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Polycom accepts Siris Capital's $2B offer, cancels Mitel merger

Zeus Kerravala | July 11, 2016
The pros and cons of the Polycom-Mitel merger collapse

What this means for Polycom

For Polycom, the implications are a bit bigger, but this does give the company a new lease on life. A quick look at Yahoo Finance shows the company's stock price hasn't moved much in four years, so it's time to do something different. The challenge is that when a company is public, too much focus is on reporting the quarterly numbers, which is often at odds with doing what's best for the business. That's why Dell, Avaya, BlueCoat, Veritas and a number of other companies went private.

There are a few facts that are favorable to Polycom. The company has a great brand. Customers generally love the products-they are well built, and the brand is one that stands for quality engineering at a fair price. And its phones are the de facto standard now for cloud communication providers such as Vonage and RingCentral.

Polycom also has a deep relationship with Microsoft and is able to ride the Skype for Business/Office 365 wave better than any other Microsoft partner. It also has a number of unique features, such as auto mute and acoustic fence. Lastly, Polycom recently rolled out some cool new products, including Debut (small business turnkey solution), Trio (conference room phone and control point) and Centro (a middle-of-the-room video product).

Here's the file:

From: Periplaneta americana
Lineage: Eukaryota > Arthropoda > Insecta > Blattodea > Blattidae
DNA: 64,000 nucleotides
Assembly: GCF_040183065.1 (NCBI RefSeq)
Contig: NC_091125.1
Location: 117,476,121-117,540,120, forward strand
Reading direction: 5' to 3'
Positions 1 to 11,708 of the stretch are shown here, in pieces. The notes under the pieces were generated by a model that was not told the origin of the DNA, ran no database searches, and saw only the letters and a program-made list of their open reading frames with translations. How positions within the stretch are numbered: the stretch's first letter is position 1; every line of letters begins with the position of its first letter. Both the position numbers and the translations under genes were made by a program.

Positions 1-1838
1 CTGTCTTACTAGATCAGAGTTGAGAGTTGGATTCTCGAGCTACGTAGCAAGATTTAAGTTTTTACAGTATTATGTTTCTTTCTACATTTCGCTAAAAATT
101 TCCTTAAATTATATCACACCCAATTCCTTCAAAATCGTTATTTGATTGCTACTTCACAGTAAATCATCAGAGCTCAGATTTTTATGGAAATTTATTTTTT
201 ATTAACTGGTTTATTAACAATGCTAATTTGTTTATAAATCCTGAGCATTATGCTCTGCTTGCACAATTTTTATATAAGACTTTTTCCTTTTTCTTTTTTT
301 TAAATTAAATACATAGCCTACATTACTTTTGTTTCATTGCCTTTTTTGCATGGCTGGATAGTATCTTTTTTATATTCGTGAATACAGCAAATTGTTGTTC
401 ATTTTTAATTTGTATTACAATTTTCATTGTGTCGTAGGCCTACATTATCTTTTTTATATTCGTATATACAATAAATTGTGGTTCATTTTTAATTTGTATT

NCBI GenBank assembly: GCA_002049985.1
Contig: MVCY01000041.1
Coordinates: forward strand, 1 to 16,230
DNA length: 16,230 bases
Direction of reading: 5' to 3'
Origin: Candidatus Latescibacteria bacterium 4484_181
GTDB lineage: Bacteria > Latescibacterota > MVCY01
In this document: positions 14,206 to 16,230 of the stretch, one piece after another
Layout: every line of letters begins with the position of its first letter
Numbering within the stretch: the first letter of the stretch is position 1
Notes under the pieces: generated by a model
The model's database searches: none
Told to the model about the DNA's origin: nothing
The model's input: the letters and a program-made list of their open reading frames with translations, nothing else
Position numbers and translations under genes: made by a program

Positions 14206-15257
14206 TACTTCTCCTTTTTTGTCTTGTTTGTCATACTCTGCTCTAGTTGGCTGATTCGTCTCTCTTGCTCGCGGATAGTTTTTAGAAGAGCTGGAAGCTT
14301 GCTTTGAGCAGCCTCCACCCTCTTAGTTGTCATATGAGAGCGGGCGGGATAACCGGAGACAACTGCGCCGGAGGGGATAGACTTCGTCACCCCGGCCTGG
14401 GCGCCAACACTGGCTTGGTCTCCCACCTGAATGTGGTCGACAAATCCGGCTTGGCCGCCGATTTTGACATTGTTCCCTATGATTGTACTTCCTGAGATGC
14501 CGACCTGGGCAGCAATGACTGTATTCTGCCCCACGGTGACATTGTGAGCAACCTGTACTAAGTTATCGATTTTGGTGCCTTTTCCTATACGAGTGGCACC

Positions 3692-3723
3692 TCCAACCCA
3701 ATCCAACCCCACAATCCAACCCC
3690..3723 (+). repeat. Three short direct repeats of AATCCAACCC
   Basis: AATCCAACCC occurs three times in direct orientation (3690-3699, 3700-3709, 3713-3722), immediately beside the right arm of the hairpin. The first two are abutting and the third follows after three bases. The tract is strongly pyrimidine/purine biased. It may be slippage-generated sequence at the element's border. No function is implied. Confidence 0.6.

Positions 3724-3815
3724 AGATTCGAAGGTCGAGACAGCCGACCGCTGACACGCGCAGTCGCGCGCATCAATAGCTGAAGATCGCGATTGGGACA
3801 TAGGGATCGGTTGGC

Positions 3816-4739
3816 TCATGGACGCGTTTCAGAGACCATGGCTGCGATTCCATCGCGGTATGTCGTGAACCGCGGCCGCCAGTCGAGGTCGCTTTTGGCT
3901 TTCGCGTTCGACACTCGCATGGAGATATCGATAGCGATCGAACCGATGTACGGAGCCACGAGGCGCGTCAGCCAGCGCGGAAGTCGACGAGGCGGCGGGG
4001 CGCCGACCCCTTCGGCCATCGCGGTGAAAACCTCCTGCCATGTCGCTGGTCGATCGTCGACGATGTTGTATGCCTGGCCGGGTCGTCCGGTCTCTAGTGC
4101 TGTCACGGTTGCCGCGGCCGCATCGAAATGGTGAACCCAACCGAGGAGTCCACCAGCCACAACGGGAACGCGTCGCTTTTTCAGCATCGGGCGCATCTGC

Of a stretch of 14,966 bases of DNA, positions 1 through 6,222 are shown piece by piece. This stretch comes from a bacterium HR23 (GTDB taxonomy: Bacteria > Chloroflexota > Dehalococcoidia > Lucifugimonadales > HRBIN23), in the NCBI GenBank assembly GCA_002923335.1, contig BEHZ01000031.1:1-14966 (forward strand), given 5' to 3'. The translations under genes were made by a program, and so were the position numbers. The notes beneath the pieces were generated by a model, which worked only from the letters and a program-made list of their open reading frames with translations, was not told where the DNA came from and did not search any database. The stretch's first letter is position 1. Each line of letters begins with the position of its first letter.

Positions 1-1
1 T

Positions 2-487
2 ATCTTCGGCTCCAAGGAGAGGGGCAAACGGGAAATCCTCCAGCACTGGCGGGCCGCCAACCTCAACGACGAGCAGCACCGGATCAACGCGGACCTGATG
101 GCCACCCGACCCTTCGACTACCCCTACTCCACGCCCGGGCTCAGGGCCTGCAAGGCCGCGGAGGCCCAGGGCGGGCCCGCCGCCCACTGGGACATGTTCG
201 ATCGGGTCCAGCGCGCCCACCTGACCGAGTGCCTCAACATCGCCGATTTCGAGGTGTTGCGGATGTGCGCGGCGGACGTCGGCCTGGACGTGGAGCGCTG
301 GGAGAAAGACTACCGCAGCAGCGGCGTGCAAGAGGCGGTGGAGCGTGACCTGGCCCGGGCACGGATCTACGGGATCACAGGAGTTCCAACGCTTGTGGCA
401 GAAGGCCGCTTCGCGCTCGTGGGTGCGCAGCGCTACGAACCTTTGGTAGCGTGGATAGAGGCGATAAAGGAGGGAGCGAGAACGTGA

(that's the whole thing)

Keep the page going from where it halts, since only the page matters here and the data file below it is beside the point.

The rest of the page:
However, too much of the company's revenue comes from traditional hardware-based video endpoints that sit in medium to large conference rooms. The company needs to make the shift to being more mobile and cloud-centric. But under the pressure of being a public company, it is very difficult to do.

CEO Peter Leav has been masterful at making Polycom more profitable and leaner, but that solves only part of the problem. As a private company under the watchful eye of Siris, Polycom can let its new products curate in the market and then aggressively make major shifts to cloud and mobile, which if executed on properly, should create a bigger sale price a year or two from now.

Customers and channel partners of Mitel and Polycom should see no short-term impact, as the businesses will continue to run as they have been. Long term, it depends on where the two companies go from here. Its highly likely Mitel will continue to acquire businesses, which has been their modus operandi in the McBee era. Without the weight of being public, Polycom is likely to release more new products faster that are better aligned with current market trends. 

Even though the merger is off, those are still story lines worth watching. More to come. 

Source: NetworkWorld

 

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